, December 12th, 2011 12:22
As scuzzy and tinnitus-inducing as Brooklyn group The Men's second LP is, their wellspring of creative inspiration doesn't come from shallow rock and roll posturing or self-aggrandizing theatrics. Instead the source of all their noise and fury is an encyclopaedic geek knowledge of the noisier punk rock elements of the last 30 years of musical history. There might be familiar elements here, but the Men make thrillingly punishing punk so well that this ceases to matter.
In some ways what The Men do here resembles what James Murphy did for mutant disco and danceable post punk; appropriate the past in novel combinations that manage to escape the confines of pastiche by their sheer mastery of execution. Their plundering of a musical genealogically that stretches back to the Stooges, makes for an exquisite straddling of the fine line between cerebral experimentation and visceral stupidity.
Album opener 'If You Leave' begins with a meandering prog intro that could almost be from a garage band version of Amon Duul II , before descending into a cascading shoegaze melody. The opening track is about as serene as the album gets before it embarks on its deranged stylistic journey, all united by blistering rawness, a furiously propulsive rhythm section, and perfect low fidelity production that gets what being lo-fi is really about. It's not a Wavves-like attempt at lazily obfuscating weak song writing while gathering pseudo-'edge', but rather a bare bones tonal treatment that highlights the craftsmanship and the intensity of the music. This is a thrillingly unpredictable listen too. The Men have the manic energy of a first rate hardcore band, but aren't afraid to delve into more sonically ambitious territory. They bravely insert a momentum-destroying but intensely satisfying doom-inspired track 'L.A.D.O.C.H' halfway through the album. This comes just before '()', which brazenly and knowingly steals the riff from Spacemen 3's 'Revolution'.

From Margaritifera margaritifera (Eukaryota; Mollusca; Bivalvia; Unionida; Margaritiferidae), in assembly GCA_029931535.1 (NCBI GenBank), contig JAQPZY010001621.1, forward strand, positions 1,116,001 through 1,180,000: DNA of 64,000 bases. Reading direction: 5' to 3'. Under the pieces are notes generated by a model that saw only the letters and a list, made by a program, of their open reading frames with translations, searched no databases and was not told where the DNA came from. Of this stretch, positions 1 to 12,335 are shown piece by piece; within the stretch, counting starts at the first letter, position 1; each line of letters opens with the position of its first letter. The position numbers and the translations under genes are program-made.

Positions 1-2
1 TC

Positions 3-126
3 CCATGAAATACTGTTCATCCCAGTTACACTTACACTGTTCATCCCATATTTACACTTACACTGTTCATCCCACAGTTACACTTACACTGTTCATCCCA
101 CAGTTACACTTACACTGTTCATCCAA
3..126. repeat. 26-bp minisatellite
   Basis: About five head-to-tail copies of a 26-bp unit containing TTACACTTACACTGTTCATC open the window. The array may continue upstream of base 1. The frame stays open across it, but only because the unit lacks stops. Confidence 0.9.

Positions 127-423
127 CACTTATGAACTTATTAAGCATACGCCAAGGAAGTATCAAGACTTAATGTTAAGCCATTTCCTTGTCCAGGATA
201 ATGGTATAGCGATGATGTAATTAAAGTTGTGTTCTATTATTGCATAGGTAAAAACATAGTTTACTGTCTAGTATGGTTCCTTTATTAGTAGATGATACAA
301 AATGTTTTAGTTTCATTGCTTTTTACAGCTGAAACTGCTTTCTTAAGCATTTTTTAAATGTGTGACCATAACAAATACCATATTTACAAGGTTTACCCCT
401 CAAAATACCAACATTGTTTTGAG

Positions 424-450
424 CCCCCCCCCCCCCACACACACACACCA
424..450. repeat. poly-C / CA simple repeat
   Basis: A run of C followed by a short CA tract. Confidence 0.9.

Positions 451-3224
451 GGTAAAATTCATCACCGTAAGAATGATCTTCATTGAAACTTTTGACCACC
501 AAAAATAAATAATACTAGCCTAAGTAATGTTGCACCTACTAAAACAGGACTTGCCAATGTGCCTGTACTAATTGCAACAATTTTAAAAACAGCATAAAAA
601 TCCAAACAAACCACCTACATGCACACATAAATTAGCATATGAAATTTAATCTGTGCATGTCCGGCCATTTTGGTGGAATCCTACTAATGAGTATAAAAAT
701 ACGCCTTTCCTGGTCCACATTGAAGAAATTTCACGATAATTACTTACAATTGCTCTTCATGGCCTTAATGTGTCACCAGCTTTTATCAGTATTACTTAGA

There's a mischievous humour in this thievery – see also the album's title to see an example. Leave Home is of course the title of the Ramones's classic second album. So while there is nothing on this album that those with noisy record collections have never heard before, it doesn't really matter. The Men are scholarly masters of rock and roll that manage to transcend the barriers of snobby ennui by literally smashing through it by the virtuosic intensity of their brain melting riffs and shrieking atonal guitar solos. Something this intense and well-made leaves you no choice but to feel a giddy adolescent rush as the next break-neck riff starts to kick in.
Is this just another example of pop eating itself? Is originality gone and dead and does it even matter? Should musical progress and evolution be an inevitable expectation? Perhaps we should stop asking the questions and learn to just enjoy the possibilities of the present, even as that present comes slowly crashing down around us in the form of The Men's highly enjoyable chaos.